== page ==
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In Use


Our first thought was that the pin would simply snap off the hammer if we happened catch it on an under-strike.  To test this we swung as hard as we could into a 2×4, meeting just the pin on the blow.  Nothing happened.  We struck the pin until our arms were tired — and even tried whacking the pin on concrete — but the pin didn’t budge.  It’ll take a beating.


Trying out the Power Pull with the pin stowed revealed that the Power Pull is, in fact, a hammer.  We drove a few 2-1/2” common nails into a 2×4 with no difficulty.  The Penntek is weighted and feels just like a normal hammer.

powerpull-07.jpg   powerpull-08.jpg

Next we tried out the Power Pull pin.  We attached a bit of cord to the end of the hammer through the lanyard hole and attached a fish scale — marked in pounds — to the other end of the cord.  We then hooked the hammer under a nail head and pulled the rig back with the pin in the extended position.


The scale read about 18 lbs. for the pull.  So we tried a few pulls with the pin in the closed position — like a standard hammer.


As you can see, the result on the scale read 20 lbs. with the pin closed.  So on average there was a two pound difference in pulling power required between the pin open and the the pin closed.  Sure, that’s almost a 10% difference, but it certainly was below the sense of our “arm dynos” during the test. 

Sure, it’s providing some extra leverage, but we’re not so sure it makes a significant difference.  We are sure that the extended pin makes positioning the claw a bit awkward.  The rounded head on the pin made the hammer wiggle at any change in direction, making it hard to control.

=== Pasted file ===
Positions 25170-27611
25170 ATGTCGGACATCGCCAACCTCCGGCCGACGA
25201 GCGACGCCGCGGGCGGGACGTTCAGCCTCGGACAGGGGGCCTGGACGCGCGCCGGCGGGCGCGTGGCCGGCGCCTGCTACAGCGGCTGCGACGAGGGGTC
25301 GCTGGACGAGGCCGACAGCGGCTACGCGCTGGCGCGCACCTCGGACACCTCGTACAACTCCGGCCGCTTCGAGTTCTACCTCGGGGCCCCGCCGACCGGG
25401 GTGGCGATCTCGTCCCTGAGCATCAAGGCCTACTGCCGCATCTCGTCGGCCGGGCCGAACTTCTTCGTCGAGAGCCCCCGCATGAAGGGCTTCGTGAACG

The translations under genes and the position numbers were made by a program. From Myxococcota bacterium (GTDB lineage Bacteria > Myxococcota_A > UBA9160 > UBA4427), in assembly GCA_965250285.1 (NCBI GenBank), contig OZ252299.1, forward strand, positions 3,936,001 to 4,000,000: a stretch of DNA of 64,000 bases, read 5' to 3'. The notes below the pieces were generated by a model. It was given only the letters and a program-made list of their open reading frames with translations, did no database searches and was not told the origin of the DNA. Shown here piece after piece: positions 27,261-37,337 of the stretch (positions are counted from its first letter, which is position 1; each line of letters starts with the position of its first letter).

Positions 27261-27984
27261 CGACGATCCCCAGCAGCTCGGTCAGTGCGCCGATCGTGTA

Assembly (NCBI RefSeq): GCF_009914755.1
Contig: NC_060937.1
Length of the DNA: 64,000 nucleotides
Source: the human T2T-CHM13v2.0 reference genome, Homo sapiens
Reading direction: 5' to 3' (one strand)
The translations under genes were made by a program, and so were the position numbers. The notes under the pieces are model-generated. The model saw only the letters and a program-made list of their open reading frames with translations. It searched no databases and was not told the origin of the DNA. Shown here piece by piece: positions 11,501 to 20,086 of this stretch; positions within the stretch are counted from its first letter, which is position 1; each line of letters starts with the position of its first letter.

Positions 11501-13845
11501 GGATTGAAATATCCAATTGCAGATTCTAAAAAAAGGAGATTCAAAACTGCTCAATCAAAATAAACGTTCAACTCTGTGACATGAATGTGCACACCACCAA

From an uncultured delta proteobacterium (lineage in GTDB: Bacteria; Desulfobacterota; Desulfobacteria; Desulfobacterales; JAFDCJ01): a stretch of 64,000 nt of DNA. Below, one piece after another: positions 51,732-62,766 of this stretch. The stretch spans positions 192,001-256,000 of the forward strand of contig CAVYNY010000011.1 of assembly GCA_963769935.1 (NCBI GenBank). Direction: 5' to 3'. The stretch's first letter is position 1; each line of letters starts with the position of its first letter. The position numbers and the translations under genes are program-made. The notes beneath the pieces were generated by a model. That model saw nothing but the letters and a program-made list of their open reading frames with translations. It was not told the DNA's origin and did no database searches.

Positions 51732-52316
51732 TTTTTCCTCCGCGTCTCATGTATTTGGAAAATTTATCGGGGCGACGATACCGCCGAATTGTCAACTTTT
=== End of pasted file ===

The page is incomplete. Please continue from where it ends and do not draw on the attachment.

Really, the advantage to the power pull system is the extra inch and a half of length the extended pin provides during the pull.  It does make pulling longer nails possible, if a bit awkward.

Read on to page three for our conclusions.

pages: 1 2 3


4 Responses to Hands-On: Penntek’s Power Pull Hammer

  1. Brau says:

    I would never have considered using it with the pin extended to begin pulling any nail. It seems obvious to me that this pin is designed to enable pulling a long nail *without* having to search for a bit of wood to use as a fulcrum. If I was still in the construction industry I’d buy one.

  2. Scraper says:

    At a young age, my dad taught me to use a piece of scrap wood to assist with removing stubborn nails. In high school I was a scrawny kid. My friend Will was a star football player and wrestler. While working together on a homecoming project, Will was trying with all of his might to remove some nails from on old board we found in the barn. I grabed a hammer and piece of wood and easily pulled them all out. It was a classic case of brains over brawn. But unlike the Hollywood movies, he still got the date with the cheerleader.

  3. I hate to use a cheesy play on words but Brau “nailed it on the head”. The PowerPull™ works best after a long nail has been partially pulled (and probably not when starting to pull a nail). It’s that block of wood you need built right into the hammer.

    The claim about increasing leverage is probably best seen in our quick test video on our site (link below). The test simulates pulling a long nail with a digital force gauge, which is set to show the peak force. You’ll see we get 223 lbs. without the pin and 490 lbs. with the pin extended. There is a point when pulling a nail (about 2″ to 2.5″) that a rip hammer starts to lift off the board…this is when you lose leverage and it then comes down to brute force. With the pin extended the leverage point is again moved close to the nail head resulting in much higher leverage (2x – 3x).

    Charlie Phillips – Product Manager for PennTek™ Tools


  4. cr says:

    what about it leaving a ding in the material?

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